Despite the international popular acclaim for Rashomon, Ikiru, Throne of Blood, Seven Samurai, Kagemusha, Ran, and even Gojira, the Tokyo Story remains the greatest Japanese film ever made. It’s a simple and slow-paced film, the type many of the more aggressive film critics of today would condemn it for being languid and indulgent, just as they had condemned Lost in Translation for being slown. But slowness isn’t a sin, and especially not for Yasujiro Ozu film.
Ozu didn’t just tell stories or capture performances onto film, he made portraitures, both literally and figuratively. He showed his audiences not only how they lived, through an unmoving camera focused on one or two individuals, but moreso how they were living and why through their ordinary days. And the ordinary is the source of the power of the Tokyo Story, for it powerfully channelled the extraordinary in the ordinary. The ordinary is, as Ozu’s fellow “Edokko” Yukio Mishima wrote in his 1950 novel Thirst for Love,
The highest point at which human life and art meet is in the ordinary. To look down on the ordinary is to despise what you can’t have. Show me a man who fears being ordinary, and I’ll show you a man who is not yet a man.
A simple trip to the city by two loving parents could surprisingly reveal how extraordinarily cruel and selfish one’s children have turned out to be. A misfortune that leads an elderly couple to spent more time than they’d scheduled with their widowed daughter-in-law could reveal an extraordinarily courageous and caring person, who could easily dispel the adage that “blood is thicker than water.” Swift katana duels or fleeing crowds set ablaze in radioactive blaze by a giant lizard, these things pale in comparison to a person turning away his or her dying parents because he or she is too busy with work to care. Of course, a film like the Tokyo Story would be impossible without its setting and zeitgeist of postwar Japan that Ozu decisively capitalized upon.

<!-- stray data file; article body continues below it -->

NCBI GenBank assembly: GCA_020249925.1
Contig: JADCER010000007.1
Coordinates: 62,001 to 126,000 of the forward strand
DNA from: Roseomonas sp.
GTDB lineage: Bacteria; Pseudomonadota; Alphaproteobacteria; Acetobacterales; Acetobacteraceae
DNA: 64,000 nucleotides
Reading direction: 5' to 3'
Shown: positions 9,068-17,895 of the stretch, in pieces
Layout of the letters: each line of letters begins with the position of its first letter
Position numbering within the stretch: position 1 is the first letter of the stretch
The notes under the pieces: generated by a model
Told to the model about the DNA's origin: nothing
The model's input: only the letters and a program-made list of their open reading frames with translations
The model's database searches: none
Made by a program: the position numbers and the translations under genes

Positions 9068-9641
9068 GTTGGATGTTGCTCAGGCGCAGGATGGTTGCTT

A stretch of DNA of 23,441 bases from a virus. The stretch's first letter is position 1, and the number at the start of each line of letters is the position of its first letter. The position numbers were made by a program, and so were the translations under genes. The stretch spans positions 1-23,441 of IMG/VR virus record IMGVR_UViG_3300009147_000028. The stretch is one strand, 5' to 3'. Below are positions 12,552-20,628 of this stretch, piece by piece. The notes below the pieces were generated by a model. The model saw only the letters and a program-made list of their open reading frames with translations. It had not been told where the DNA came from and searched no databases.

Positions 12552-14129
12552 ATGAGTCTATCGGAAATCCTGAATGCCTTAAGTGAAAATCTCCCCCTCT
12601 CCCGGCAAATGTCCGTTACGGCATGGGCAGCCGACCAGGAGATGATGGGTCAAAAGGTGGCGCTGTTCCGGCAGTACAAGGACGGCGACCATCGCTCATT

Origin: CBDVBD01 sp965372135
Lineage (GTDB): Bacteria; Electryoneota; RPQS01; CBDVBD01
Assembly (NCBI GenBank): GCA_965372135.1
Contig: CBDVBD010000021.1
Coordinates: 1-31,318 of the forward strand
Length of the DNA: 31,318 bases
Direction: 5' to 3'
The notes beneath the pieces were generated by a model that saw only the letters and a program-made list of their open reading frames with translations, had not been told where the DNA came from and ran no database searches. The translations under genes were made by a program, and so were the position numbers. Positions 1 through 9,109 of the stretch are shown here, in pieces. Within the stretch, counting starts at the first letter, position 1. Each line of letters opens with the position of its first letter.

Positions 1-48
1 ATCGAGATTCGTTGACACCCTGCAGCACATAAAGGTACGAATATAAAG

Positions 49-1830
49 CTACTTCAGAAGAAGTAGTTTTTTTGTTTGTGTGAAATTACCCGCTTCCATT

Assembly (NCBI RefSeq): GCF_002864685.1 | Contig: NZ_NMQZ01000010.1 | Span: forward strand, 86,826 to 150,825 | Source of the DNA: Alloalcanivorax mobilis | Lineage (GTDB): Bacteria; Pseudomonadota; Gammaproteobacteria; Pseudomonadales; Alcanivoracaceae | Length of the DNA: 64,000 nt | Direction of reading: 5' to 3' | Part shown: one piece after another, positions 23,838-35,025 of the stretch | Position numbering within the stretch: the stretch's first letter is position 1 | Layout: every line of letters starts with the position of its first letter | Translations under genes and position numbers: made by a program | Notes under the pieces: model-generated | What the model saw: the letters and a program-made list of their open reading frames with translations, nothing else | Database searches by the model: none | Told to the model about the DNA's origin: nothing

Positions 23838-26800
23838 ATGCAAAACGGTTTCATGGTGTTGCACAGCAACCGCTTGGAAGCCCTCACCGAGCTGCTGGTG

The great difference between prewar and postwar Japan, as identified by filmmakers like Ozu and writers such as Yasunari Kawabata, was not Americanization anymore than it was Japanese Europeanization during late-19th and early-20th centuries, but the obliteration of manners, etiquette, morals, and values in favour of populist greed. That is, while class stratification and class rule survived the war, and swapped the nobility for the industrial capitalist class, everybody began to step on everybody else’s toes to earn the money to survive even if they stepped on their own parents, as depicted in the Tokyo Story. But to show how far Japan has gone and lost its dignity, artists such as Ozu had to show Japanese audiences the cancer hidden between healthy bones and the unexpected kindness of strangers. Artists like Ozu in postwar Japan had to be catchers in the rye. They had to be sensitive to the extraordinary in the ordinary, and to do so each critical voice had to realize him or herself within that mundane ordinary in order to see how bleak life had become amidst progress.
Anyways, for audiences that just want to see a straightforward drama, the Tokyo Story is an excellent choice because it’s filled with memorable scenes that were calculated to shock you with disgust even 60 years on, scenes that will perhaps make you cry, and music that will stay with you.